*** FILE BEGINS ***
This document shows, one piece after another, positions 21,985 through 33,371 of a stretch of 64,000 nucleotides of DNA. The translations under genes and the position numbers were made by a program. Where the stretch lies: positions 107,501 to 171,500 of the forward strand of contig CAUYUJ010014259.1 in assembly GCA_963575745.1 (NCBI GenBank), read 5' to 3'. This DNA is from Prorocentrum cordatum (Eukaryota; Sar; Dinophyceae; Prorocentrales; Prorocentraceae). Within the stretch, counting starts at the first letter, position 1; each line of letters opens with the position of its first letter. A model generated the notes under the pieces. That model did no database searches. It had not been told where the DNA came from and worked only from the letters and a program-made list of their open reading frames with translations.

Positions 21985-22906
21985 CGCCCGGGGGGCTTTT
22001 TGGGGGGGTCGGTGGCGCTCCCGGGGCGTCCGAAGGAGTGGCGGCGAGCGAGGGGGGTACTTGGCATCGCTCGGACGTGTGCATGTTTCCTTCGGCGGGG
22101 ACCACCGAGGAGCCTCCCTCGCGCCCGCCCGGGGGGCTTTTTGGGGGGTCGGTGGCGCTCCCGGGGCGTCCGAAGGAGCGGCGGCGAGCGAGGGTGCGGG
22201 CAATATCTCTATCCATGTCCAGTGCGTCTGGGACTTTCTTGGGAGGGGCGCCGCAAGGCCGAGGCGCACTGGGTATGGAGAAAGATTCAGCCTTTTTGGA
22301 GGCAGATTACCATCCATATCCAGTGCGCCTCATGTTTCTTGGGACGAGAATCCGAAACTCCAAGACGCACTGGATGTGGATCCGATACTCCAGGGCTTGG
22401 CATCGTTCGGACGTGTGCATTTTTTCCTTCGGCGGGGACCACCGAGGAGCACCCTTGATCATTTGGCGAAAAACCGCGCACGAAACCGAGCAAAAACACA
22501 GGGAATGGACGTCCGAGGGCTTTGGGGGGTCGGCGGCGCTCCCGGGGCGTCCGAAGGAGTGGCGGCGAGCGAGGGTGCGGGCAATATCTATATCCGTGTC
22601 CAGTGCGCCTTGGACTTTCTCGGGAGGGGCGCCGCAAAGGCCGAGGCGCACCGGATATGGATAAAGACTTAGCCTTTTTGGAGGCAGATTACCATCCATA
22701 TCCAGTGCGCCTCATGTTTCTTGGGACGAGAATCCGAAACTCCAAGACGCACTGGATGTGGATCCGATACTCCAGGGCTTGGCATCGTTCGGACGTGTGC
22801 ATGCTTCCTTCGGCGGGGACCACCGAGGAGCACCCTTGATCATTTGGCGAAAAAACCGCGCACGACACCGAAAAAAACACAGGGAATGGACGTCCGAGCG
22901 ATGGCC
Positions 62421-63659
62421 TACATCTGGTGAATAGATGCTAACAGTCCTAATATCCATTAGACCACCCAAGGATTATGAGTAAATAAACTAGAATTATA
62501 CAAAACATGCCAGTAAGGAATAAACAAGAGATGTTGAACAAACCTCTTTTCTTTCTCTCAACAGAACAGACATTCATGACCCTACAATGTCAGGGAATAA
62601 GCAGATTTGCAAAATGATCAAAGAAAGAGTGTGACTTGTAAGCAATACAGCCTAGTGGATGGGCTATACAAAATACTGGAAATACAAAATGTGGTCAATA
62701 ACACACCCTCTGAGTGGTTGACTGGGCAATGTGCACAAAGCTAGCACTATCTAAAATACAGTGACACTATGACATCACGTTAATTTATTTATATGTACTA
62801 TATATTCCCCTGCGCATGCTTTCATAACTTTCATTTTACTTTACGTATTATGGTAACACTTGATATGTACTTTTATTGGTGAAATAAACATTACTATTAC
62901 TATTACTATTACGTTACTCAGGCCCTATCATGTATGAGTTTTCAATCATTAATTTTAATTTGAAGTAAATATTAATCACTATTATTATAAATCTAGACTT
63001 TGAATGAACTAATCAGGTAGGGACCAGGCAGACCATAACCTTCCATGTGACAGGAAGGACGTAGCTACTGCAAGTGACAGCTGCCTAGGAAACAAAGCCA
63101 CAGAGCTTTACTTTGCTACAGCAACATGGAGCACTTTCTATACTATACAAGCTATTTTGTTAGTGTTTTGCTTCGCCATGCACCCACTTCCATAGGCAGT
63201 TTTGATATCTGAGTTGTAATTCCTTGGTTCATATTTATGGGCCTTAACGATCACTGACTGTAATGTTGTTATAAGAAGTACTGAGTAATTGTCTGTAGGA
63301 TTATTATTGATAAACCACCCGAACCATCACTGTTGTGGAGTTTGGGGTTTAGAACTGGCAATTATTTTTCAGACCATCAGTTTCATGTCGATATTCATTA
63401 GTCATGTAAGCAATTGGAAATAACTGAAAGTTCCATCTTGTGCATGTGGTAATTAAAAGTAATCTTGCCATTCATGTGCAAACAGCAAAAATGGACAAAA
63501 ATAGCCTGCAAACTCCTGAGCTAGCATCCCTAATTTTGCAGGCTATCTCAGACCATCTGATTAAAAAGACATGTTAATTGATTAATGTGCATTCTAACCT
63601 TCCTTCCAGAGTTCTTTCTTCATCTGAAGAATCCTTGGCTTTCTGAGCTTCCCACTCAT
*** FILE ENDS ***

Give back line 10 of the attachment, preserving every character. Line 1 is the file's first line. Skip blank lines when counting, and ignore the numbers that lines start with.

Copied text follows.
22601 CAGTGCGCCTTGGACTTTCTCGGGAGGGGCGCCGCAAAGGCCGAGGCGCACCGGATATGGATAAAGACTTAGCCTTTTTGGAGGCAGATTACCATCCATA